Your puppy probably needs more sleep

by | Mar 14, 2019 | Puppies | 0 comments

Why–and HOW–to establish healthy sleep habits for your puppy starting today

The consultation call goes the way so many do…after sharing a few run-of-the-mill details, I ask “so what would you most like to change about your puppy’s behavior right now?”
The answer:  “my puppy is so great most of the time, but then by the end of every day she makes me think she’s the devil’s spawn, tearing around, FINDING things to destroy, biting like a little velociraptor.  I should have invested in band-aid stock!”  Sound familiar?

Puppies definitely have a lot of energy. They absolutely need constant supervision, so that they don’t chew things and eat things they shouldn’t. Puppies use their mouths to explore, play, and even protest. But this puppy, like so many puppies whose behavior is completely over the top, probably just needs more sleep.

How much sleep? For most pups under 4 months, I recommend 16-20 hours of sleep per day. Often pups like the one from my phone call are getting closer to 10-12 hours of sleep. 

Like babies, puppies need lots of sleep! But also like babies, they often won’t put themselves to bed

Remember that dogs are predators, carnivores. Their bodies are made to rest most of the time (biologically, this conserves and stores energy for the hunt). Although our dogs won’t need to hunt for their meals, core genetics just don’t change over a handful of generations. Even the most active of working breed dogs, will spend most of their down-time sleeping.

Young animals, of every sort, need sleep for growth and development, especially for BRAIN growth and development. In my experience, puppies who lack sleep have little impulse control, have a hard time learning, and, ironically, have a really tough time settling down.



It’s like their brains are in an adrenalized state of overdrive, just to keep their bodies going. They are more frantic in their activity, less able to control their mouths, and just don’t seem to “listen”.

Most pups start the day well-rested after a night of sleep, behaving like the perfect little angel-puppies in a holiday greeting card commercial. They may grab a nap here and there throughout the day, but if it’s not enough, or if it’s just dozing, that sleep is not enough to recharge their brains, and by mid-afternoon, out comes the “bad” gremlin…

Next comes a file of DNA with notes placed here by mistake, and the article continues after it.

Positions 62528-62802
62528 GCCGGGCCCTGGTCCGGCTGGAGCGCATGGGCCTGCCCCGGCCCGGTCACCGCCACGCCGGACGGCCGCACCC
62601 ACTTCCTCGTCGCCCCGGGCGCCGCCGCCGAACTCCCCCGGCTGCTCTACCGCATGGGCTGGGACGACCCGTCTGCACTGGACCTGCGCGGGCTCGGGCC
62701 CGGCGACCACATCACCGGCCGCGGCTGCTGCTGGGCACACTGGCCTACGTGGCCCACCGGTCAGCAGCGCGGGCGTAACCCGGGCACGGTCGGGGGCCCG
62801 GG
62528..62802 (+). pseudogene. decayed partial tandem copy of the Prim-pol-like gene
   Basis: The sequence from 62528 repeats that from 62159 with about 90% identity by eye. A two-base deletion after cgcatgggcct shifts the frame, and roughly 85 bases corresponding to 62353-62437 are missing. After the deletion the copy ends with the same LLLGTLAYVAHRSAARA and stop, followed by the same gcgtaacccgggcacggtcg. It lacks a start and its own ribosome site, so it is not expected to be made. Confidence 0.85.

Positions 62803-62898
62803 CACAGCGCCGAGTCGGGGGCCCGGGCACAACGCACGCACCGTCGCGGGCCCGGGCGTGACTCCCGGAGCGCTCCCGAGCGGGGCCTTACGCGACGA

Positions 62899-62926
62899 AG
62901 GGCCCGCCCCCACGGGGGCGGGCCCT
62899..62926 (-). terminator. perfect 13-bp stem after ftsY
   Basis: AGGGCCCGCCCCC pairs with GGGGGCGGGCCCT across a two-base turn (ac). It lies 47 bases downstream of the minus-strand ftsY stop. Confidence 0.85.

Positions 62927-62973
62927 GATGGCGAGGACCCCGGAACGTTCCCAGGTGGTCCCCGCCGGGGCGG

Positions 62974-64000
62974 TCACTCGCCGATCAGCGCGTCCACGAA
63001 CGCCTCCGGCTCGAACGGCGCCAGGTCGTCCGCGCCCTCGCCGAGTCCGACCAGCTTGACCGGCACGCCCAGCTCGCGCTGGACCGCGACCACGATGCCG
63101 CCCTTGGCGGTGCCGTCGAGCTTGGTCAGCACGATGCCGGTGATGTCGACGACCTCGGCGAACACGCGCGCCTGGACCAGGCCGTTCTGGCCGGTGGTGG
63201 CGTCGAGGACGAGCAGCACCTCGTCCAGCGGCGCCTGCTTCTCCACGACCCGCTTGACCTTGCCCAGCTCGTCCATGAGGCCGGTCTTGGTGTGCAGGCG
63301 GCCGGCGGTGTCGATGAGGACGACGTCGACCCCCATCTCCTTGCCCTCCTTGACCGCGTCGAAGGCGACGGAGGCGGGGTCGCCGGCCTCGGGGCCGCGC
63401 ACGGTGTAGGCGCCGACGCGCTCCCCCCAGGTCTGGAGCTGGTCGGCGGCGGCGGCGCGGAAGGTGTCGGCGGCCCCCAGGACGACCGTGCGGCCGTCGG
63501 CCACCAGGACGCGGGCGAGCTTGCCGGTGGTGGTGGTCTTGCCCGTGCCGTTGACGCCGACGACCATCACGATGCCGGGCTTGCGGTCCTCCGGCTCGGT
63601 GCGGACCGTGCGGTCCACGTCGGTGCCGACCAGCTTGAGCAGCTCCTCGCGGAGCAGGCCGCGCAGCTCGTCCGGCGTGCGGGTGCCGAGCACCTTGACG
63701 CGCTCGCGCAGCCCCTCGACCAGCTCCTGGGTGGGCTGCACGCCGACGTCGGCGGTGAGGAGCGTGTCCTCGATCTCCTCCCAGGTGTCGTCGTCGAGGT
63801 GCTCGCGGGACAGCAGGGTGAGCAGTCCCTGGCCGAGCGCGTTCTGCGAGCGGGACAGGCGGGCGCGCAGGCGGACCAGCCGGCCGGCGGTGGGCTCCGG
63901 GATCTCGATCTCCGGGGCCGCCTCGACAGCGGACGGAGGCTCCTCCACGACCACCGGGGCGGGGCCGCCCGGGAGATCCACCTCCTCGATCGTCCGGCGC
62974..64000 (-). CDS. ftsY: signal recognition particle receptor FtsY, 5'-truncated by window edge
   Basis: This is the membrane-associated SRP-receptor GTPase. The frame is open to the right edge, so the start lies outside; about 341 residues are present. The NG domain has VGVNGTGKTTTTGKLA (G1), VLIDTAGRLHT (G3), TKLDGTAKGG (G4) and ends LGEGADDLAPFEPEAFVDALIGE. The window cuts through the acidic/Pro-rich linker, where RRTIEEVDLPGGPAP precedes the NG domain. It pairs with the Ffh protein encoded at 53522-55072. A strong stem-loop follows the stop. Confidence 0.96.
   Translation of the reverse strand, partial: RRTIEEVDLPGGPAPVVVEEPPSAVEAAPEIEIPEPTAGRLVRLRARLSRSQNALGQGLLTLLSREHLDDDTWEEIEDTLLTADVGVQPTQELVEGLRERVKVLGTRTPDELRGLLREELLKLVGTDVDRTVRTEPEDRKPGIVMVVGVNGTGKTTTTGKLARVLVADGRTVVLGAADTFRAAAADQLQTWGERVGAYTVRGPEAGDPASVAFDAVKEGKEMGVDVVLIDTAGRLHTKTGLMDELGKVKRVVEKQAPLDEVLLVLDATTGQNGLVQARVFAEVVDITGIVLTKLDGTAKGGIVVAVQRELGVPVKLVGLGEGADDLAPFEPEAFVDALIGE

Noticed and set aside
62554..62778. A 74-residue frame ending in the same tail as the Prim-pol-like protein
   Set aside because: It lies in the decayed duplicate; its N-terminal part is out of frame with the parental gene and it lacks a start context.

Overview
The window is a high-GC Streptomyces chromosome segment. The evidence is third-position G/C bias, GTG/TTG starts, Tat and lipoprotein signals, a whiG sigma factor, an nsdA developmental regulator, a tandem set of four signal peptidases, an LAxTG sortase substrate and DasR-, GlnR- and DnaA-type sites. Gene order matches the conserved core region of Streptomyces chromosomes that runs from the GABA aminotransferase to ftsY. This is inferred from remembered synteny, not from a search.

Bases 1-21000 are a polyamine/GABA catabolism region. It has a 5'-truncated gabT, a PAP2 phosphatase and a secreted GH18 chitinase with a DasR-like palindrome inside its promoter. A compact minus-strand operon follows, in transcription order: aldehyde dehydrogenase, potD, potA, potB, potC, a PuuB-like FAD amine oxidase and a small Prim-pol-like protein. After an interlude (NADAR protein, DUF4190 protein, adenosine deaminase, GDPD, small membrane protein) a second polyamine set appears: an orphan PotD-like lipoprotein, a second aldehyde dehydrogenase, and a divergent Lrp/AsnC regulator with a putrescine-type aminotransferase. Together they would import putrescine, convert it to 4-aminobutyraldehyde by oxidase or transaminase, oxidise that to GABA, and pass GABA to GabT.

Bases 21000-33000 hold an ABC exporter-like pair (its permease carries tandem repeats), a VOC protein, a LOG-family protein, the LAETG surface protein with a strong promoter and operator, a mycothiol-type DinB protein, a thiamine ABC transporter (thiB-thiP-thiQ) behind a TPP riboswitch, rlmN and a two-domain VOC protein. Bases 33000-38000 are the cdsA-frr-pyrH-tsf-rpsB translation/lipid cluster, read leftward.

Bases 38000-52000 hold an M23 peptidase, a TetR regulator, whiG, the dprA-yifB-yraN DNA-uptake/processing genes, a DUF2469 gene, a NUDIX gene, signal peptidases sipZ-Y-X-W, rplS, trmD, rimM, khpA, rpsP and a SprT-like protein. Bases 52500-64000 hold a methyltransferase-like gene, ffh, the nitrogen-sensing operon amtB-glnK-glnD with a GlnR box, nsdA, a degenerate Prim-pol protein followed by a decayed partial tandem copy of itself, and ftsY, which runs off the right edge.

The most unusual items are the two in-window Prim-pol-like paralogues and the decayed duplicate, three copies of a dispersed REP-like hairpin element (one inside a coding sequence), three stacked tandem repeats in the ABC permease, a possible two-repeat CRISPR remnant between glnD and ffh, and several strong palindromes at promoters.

Establishing and promoting healthy sleep habits is not difficult, and will actually free you from a lot of the overwhelm of owning a puppy.

Three key ways you can help your puppy get enough sleep

1Crate train your puppy, and use the crate for nap times throughout the day. Sleeping in a crate (especially if you cover that crate in the early days) allows your puppy to completely wind down. Because he knows all the interesting things outside are not in play, he can really relax—he won’t be keeping one eye open and one ear cocked for potential fun or food, the way he does when he grabs a quick nap on the floor.

Putting your pup in his crate for naps has several added “big picture” benefits: he’ll learn to associate the crate with being calm and relaxed, so when you use it to contain your pup while you’re out of the house, he’ll be pre-programmed not to stress out.

Also, perhaps more importantly, having your pup nap in a crate means YOU get a break from the constant supervision. When he wakes up, he won’t immediately pee (most pups come with a pretty well developed instinct to keep their sleeping place clean, even way before they’re completely house-trained, so you have a couple minutes’ grace). He also won’t be able to get to your expensive new shoes before you realize he’s even up.


2Establish a structured schedule. You’ll alternate “active” time–short periods of training, exploring, socializing, or play, with “nap time” throughout the day.

For the youngest of puppies, their “active” time will likely last an hour or less, and then they’ll be ready to sleep for 2 hours or more.

A structured schedule provides predictability and routine to a dog’s day. This also brings predictability and routine to YOUR day, of course, which can help to relieve some of the stress of owning a puppy. While you’ll still see him fatigue as the day goes on, he won’t be working from a totally empty tank.


3Finally, provide appropriate forms and amounts of mental and physical stimulation. Take a few minutes to work on skills he’s learning, or to teach something new! Play an interactive game with your pup! Go for a short sniffy/exploration walk!

Activities that stretch the mind as well as the body help you both build a strong connection, but also set your puppy up to sleep well and deeply when it’s time for rest.


Nearly all my students who implement healthy sleep habits report a big improvement within a week. Their puppies still tire by the end of the day…of course! They’re babies, and learning and growing are hard work!

While good naps throughout the day will partially top off their pup’s batteries, that long, overnight, sleep is still necessary to fully recharge.

The good news is, an adequately rested puppy learns faster and better, so you’ll have a much easier time achieving your long-term companionship goals (and no longer need to buy band-aids by the mega-box size!)



If you’ve implemented healthier sleep habits for a full week, and are not seeing any improvement, please reach out for professional help! Your puppy may have other things going on that can be resolved easily at a young age, before they’ve become long-ingrained behavior patterns.

I’d love to hear about the changes you see in your better-rested puppy!  Let me know in the comments below!